• Approach your teen calmly and acknowledge your teen’s emotions. Offer understanding of their emotions and a label for them. Doing this informs them that emotions are beneficial. You understand and accept their emotion. In doing so you model one aspect of emotional intelligence—the ability to be aware of and understanding of another person’s thoughts, feelings, and beliefs.  You also encourage them to reflect on their own thoughts and emotions, another aspect of emotional intelligence.
  • Apologize for any inappropriate actions or statements on your part. As part of the apology, explain your own emotions. Do not blame your teen for your emotions. Take responsibility for those emotions but voice an awareness of your own emotions. In doing so you model the aspect of emotional intelligence involved in reflecting on your own thoughts and emotions. You also teach your teen to be aware of other people’s thoughts and emotions, in this case yours.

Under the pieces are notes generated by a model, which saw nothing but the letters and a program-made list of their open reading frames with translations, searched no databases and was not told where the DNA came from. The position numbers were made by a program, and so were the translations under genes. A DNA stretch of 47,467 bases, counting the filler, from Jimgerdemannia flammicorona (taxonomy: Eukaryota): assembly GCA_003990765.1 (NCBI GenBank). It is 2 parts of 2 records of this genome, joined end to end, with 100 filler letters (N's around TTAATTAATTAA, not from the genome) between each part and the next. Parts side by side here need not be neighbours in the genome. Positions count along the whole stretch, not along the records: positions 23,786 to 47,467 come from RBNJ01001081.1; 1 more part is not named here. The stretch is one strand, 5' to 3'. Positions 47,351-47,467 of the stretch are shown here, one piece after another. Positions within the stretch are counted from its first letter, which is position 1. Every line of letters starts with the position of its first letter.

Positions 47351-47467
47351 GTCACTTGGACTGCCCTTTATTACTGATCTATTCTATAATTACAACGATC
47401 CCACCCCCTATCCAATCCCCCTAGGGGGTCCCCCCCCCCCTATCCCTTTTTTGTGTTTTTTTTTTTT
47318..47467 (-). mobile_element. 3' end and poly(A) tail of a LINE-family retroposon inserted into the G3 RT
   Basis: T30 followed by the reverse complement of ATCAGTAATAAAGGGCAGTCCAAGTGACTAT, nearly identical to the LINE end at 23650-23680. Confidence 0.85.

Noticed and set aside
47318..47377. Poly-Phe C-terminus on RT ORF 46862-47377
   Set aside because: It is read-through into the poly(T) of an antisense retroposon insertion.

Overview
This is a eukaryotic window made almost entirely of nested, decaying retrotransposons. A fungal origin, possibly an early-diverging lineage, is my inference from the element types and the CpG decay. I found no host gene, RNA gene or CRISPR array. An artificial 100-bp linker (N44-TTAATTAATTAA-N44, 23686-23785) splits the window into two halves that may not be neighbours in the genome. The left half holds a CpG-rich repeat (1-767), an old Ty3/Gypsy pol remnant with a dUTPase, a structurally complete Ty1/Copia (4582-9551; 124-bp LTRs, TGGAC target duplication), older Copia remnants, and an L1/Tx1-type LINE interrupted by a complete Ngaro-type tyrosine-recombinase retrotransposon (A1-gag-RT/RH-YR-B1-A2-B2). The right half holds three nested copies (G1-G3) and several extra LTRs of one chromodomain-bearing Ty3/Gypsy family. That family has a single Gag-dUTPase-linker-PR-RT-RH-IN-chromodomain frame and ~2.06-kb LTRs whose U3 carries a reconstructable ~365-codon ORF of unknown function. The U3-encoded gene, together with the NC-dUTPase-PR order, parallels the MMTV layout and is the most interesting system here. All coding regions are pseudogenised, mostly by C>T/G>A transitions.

• Allow time to calmly discuss each of these two bullets. Then you can discuss solutions to avoid future conflict. Those solutions may involve limits and boundaries for both of you. Fortunately, the “master class” in emotional intelligence will help you both respect the boundaries and limits that make up the solution.

Next time you find yourself in conflict with your teen, do not beat yourself up. Instead, be glad you for the opportunity to humble yourself, accept responsibility for your part in the conflict, and lead a “master class” in emotional intelligence. Teach it well in your actions and your words.

It’s All Fun & Games Until… It’s Something More